Hands-free Parking Access Project Continues

New radio-frequency identification (RFID) technology will be installed in 39 lots

Radio-frequency identification devices like this one are appearing at more lots across campus. Duke plans to have the new system in place at 39 lots by 2016. Photo by Bryan Roth.
Radio-frequency identification devices like this one are appearing at more lots across campus. Duke plans to have the new system in place at 39 lots by 2016. Photo by Bryan Roth.

Duke has moved onto the second half of a long-term project to upgrade technology to offer hands-free access to gated parking lots and garages on campus.

Construction has begun on the third phase of the project, which includes work at 11 parking areas this fall. Beginning this month, the lots started transitioning to radio-frequency identification (RFID) technology for entry and exit.

With this technology, a special RFID tag offers a hands-free mode of parking by raising a gate for a motorist without a Duke community member reaching out to swipe a permit. As a backup, physical permits and DukeCards will still allow Duke community members the ability to enter and exit a lot.

In all, RFID technology will be used for 39 total lots on campus by 2016. Improvements are part of a larger plan to upgrade services for better tracking of parking usage and behaviors, which will enable Duke to tailor its resources better.

“It benefits both us and parkers on campus if we know what we have available, when we have it available, which will allow us better ways to accommodate the needs of our community,” said Melissa Harden, assistant director for Parking and Transportation.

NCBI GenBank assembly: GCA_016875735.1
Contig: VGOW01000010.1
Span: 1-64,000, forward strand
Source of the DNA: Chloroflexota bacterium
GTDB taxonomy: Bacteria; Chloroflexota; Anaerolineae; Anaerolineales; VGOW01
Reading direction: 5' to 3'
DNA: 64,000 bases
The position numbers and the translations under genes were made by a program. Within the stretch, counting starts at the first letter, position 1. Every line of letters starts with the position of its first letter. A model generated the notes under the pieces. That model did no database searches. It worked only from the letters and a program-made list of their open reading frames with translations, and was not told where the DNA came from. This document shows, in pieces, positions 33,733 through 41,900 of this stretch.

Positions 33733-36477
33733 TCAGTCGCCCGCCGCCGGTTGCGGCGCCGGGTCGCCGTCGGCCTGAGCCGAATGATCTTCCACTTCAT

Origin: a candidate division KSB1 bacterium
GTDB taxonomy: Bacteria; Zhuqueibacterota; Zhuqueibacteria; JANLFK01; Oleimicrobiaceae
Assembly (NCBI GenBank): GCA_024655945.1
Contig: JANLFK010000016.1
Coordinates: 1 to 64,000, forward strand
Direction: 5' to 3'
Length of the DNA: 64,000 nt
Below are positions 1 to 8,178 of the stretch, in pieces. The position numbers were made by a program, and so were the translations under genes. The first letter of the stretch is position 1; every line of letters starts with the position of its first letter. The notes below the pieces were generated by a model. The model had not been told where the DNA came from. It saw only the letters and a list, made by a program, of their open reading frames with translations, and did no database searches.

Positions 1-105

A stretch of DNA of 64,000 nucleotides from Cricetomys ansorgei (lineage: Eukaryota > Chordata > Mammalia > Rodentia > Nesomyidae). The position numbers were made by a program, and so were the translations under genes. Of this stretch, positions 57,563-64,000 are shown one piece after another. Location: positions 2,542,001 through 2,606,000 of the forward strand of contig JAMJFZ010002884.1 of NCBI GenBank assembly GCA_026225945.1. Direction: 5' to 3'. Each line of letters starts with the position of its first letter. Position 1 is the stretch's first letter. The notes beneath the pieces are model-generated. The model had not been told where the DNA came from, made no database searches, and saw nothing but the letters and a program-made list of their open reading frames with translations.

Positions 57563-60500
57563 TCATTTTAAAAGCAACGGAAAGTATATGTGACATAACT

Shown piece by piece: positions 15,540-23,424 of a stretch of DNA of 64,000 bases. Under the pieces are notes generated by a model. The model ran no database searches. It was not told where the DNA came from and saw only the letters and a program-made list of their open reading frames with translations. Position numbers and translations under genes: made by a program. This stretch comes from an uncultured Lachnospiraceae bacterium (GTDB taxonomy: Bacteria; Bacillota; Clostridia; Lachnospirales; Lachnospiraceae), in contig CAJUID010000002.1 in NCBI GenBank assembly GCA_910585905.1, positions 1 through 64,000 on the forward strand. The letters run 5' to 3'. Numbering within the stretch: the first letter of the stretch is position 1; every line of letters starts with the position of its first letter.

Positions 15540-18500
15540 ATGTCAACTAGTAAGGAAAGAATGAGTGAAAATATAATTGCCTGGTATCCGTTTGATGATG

Here are the latest lots where work is taking place this fall:

  • Parking Garage II
  • Parking Garage III
  • Carr
  • Pegram
  • GC Lot
  • Smith South
  • Smith North
  • H Lot
  • Carmichael
  • 705 Broad Street

Once this phase is complete, the next round of lots to receive RFID entry will include the 705 Broad St. lots, as well as Parking Garage I.

As the new system continues to roll out, permit holders for upgraded areas will receive notices from Parking and Transportation Services about what they need to do to get an RFID tag and park.

Harden said Duke community members using RFIDs should apply the sticker tag right below their rearview mirror and make sure to approach automated gates slowly. A green light on each entry gate will let drivers know when their tag has been read.

For more information on the ongoing RFID project, impacted lots and how to properly use RFID tags, visit the Parking and Transportation Services website.